More significantly, Shefrin does not provide any means to rigorously discriminate among his hubris hypothesis and other, more rationalistic theories, such as agency costs and private benefits. And his brief treatment omits many puzzling follow-up questions: if CEO psychology has the potential to systematically destroy shareholder wealth, what should we then conclude about the investors and analysts who allow them to get away with it? Just a governance problem, or is there yet another psychological story to be told?

But the desire to delve further into the subject is just indicative of Shefrin's compelling and readable narrative. For bottom line types, I'm afraid the answer to your question is no, he doesn't explain how to get rich. But you'll surely do alot better with a single yellowing copy of Graham & Dodd than all the reams of abstruse, dogmatic journal articles ever spewed by the Chicago School.
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24 of 29 people found the following review helpful
5.0 out of 5 stars A great book about Behavioral Finance, February 28, 2000
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This review is from: Beyond Greed and Fear: Finance and the Psychology of Investing (Hardcover)
This book builds on the current literature in Behavioral Finance and reviews the most relevant academic articles. It is interesting for the researcher in empirical finance and the best book to understand the behavior of individual investors.
Another fascinating and recent publication in this field is by Andrei Shleifer: "Inefficient Market"
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20 of 25 people found the following review helpful
5.0 out of 5 stars A very good book, but quite academic, April 28, 2003
I had mixed feeling about this book. Content wise, it's incredible. It's full of real life stories, data, analyses, propositions of many so called market anomalies. However, I really find some of the chapters too long, especially those after chapter 5. The author had copied his style of thesis writing and actually many of his own theses (he's a renowed professor after all) into a book which has a big audience group of investors or traders who want quick fix or certain level of entertainment and personal improvement. In these respects, the "Psychology of Finance by Lars Tvede" and the "Devil take the hindmost by Edward Chancellor" are "easier" but not definitely better alternatives.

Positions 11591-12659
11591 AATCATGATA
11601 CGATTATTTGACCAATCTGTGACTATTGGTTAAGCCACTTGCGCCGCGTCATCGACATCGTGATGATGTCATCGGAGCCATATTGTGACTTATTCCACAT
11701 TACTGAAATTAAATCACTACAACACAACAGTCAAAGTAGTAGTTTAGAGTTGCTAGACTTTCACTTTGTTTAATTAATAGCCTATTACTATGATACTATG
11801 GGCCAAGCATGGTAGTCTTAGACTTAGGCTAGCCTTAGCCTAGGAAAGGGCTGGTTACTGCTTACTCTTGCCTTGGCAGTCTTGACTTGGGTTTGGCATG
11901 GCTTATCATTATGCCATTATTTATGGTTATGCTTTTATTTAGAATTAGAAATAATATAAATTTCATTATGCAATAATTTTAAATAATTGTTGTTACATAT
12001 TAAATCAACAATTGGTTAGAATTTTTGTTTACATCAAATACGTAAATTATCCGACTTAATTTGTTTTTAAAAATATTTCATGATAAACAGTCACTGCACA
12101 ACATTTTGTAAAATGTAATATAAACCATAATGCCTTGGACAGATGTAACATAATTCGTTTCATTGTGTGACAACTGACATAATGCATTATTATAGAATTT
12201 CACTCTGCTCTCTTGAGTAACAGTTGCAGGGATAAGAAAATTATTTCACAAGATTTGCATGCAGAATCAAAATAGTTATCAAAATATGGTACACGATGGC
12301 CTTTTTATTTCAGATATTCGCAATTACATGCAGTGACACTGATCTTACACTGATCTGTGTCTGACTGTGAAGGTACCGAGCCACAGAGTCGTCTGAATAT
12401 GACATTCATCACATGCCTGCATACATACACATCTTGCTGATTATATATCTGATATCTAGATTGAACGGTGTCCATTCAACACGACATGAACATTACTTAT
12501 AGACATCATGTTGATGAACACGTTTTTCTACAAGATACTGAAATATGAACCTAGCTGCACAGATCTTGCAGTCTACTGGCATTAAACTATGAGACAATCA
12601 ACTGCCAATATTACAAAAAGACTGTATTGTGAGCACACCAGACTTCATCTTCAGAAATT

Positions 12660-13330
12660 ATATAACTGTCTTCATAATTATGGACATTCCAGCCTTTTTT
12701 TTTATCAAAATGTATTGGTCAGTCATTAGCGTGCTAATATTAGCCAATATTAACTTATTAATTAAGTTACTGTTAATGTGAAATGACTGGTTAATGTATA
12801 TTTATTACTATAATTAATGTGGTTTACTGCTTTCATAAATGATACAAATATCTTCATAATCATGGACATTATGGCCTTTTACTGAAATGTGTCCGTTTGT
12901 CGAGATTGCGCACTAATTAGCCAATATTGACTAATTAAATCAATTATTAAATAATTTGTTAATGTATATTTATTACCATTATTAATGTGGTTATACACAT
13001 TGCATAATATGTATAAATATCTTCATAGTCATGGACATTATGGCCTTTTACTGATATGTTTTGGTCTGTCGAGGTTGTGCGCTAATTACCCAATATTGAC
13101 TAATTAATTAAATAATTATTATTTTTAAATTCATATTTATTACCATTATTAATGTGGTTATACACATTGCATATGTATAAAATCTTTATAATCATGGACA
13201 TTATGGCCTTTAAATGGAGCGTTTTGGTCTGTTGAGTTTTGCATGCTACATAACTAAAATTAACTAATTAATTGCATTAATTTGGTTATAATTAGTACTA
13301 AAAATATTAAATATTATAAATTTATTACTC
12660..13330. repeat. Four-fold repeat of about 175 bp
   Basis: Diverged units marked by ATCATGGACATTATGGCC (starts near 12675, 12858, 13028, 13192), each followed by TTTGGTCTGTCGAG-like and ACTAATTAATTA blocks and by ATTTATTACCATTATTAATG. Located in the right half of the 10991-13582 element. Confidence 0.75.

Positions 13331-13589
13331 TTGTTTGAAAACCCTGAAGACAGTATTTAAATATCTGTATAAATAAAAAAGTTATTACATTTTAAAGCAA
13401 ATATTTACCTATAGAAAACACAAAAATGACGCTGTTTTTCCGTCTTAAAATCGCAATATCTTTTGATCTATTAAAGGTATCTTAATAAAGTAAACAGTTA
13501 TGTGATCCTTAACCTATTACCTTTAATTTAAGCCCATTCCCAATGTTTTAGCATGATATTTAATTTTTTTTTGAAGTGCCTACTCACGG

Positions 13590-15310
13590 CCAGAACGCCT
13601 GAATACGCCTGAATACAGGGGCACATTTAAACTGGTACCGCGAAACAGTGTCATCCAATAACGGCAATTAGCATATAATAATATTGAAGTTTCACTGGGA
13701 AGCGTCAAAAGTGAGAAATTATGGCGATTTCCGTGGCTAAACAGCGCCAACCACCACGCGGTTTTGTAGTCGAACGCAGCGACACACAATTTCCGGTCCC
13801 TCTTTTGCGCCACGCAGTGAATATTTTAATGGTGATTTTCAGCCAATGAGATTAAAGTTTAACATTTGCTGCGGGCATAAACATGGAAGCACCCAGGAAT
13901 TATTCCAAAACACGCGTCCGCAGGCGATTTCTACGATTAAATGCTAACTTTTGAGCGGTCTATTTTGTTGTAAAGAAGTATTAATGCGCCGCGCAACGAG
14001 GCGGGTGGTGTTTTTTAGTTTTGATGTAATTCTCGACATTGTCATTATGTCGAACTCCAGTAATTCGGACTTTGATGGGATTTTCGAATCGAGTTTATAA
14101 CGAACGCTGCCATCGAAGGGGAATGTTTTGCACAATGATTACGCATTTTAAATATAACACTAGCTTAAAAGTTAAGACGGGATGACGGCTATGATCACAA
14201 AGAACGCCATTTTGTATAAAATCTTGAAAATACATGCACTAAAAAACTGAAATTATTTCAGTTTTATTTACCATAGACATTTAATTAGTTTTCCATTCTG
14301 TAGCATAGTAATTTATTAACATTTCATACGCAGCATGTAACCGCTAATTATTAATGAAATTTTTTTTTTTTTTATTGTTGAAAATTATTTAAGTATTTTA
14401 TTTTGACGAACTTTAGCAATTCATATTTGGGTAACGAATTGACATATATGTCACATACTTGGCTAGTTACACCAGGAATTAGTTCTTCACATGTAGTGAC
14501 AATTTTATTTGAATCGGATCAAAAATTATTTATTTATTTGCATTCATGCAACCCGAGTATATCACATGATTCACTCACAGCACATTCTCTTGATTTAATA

Anway, this is one of the very few "serious" books about behavioural finance that is relatively practical. If you are abound of time, go for it. Otherwise, you may try the two books I mentioned above.

p.s. I like the following the most: In April 1997 Financial Times ran a contest suggested by economist Richard Thaler. Readers were told to choose a whole number between 0 and 100. The winning entry would be the one closest to two thirds of the average entry. The winning choice is 13. The real point of this game is that playing sensibly requires you to have a sense of the magnitude of the other players' errors. Hope you got it right.
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12 of 15 people found the following review helpful
5.0 out of 5 stars Packed with Knowledge !, February 23, 2005
If only you could bring yourself to ditch those losers from your portfolio, and hang onto your winners. If you can, you are unusual. Unprofitable habits afflict nearly all investors, beginners and pros alike, writes Hersh Shefrin in this intriguing study of the role of emotions in investing. Shefrin balances the jargon with plenty of real-world examples and wisely cautions you not to delude yourself into thinking that his tips will make you rich. Viewing investing through the prism of behavior finance, he analyzes emotionally-laden decisions made by private investors, money managers, bankers and other professionals handling stocks and various other forms of investments including options, foreign currency and futures. Shefrin offers juicy case histories, so his tour of behavioral finance is mostly enjoyable and useful. At times, though, the book bogs down in the author's attempts to legitimize behavior finance, a relatively new school of thought. For instance, he charges failed investors with committing "heuristic bias" or falling prey to "representativeness." That quibble aside, we recommend this intriguing tome to investment decision makers on any level. Whether you are running billions or managing a retirement account (which, as Shefrin notes, most people do badly), maybe this book will buffer you against emotional investing and pocketbook pain.
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6 of 8 people found the following review helpful
4.0 out of 5 stars You won't be overconfident when you've read this!, July 8, 2002
This review is from: Beyond Greed and Fear: Finance and the Psychology of Investing (Hardcover)
Behavioural finance is an important topic and this book provides a very enjoyable and insightful read for the layman. It will stimulate interest in the topic by being accessible, which is what it set out to do, so four stars from me. It gives you some good 'dinner party anecdotes' (!) when colleagues or friends tell you about 'how markets work'. It is not a textbook on the subject by any means, rather a book for the airport that you will read again and recommend to others. Don't expect to see any matrix algebra or stochastic differential equations in this one!
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Beyond Greed and Fear: Finance and the Psychology of Investing
Beyond Greed and Fear: Finance and the Psychology of Investing by Hersh Shefrin (Hardcover - January 15, 2000)